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The Dead's Mickey Hart translates the sound of the big bang

Mickey Hart, Big Bang translator
Though eyewitness accounts have yet to surface to confirm the veracity of his claim, longtime Grateful Dead drummer Mickey Hart on his new album has captured the sound of the big bang, the mega-event that created the universe. Or at least that's what he says comprise the frequencies on his new album, "Mysterium Tremendum" (which means "the sense of awe and wonder that we feel at the vastness of the universe," and comes out April 12). The album, his first in five years, is a departure for the percussionist,  and he will perform selections from it at the El Rey on Friday.

Hart, a longtime mystical thinker whose obsession with outer and inner space helped define the rhythms of the band he joined in 1967, wondered what would happen if he "combined sonic images of the formation of our universe with sounds drawn from musical instruments," he said by way of explanation in a statement. "It’s all about the vibrations that make up the infinite universe. In this case, they began as light waves and these light waves are still washing over us."

Hart used the work of scientists at Penn State, Lawrence Berkeley Labs and Meyer Sound who transformed  light into sound waves. "These musical excursions transport me to wonderful and strange new places filled with rhythms for a new day," he said. "The combination of music from the whole earth and the sounds of the planets, the stars, the events that formed our universe is intoxicating and points toward an awareness of what music is, could be, and where it comes from."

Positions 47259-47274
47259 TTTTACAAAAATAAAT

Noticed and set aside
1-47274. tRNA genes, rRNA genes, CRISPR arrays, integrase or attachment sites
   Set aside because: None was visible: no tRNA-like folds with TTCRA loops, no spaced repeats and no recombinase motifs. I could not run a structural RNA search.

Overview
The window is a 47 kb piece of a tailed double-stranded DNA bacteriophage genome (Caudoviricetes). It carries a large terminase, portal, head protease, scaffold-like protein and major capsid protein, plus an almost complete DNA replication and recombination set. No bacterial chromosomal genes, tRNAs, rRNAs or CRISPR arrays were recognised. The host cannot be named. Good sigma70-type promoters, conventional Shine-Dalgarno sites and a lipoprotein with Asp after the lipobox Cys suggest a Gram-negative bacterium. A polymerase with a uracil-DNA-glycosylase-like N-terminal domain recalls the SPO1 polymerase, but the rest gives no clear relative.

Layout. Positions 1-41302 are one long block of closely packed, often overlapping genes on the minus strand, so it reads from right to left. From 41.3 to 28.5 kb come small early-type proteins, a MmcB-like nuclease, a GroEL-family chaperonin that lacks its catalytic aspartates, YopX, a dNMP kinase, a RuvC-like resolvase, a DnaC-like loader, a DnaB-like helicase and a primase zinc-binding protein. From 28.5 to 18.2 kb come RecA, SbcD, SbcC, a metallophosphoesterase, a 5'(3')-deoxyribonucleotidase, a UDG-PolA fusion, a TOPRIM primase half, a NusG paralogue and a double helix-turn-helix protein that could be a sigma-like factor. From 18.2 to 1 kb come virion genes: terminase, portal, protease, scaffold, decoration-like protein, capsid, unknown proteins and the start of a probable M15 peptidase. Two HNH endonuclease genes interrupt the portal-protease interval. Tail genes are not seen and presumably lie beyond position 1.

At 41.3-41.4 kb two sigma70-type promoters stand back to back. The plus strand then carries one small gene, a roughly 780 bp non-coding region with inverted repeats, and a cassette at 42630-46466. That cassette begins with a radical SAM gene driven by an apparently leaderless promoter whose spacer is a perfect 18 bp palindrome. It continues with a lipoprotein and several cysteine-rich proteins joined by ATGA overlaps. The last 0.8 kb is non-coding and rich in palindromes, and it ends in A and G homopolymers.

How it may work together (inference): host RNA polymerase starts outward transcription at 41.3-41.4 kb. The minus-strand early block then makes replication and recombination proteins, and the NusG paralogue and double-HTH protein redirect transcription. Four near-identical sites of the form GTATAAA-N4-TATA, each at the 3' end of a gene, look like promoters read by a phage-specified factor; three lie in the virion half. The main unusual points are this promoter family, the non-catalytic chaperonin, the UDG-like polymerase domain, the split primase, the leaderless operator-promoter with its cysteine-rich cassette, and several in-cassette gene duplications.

How does it manifest itself as sound? Well, that's not nearly as clear. On his website, MickeyHart.com, he describes the big bang as "beat one -- it was the downbeat. This is where all the rhythm, all the life, and everything that we know now started." Some things are better experienced than explained.

Those attending Friday's El Rey show will be among the first to hear Hart's rendition of the big bang, and whether it blows out Earth's eardrums in the process is to be determined. If the quiet, ethereal rhythm music playing beneath the YouTube clip on the site is any indication, though, Hart's interpretation of the First Downbeat is much more calming than cacophonous.

Hart brings his Mickey Hart Band to the El Rey to perform selections from his new album. Featured players Friday night include Widespread Panic bassist Dave Schools, Grammy-winning percussionist and longtime band mate Sikiru Adepoju, Tony Award-winning vocalist Crystal Monee Hall, singer Tim Hockenberry, drummer Ian "Inx" Herman, guitarist Gawain Mathews and keyboardist-producer Ben Yonas.

ALSO:

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-- Randall Roberts

Photo: Mickey Hart. Credit: Courtesy Yonas Media/Mickey Hart

 
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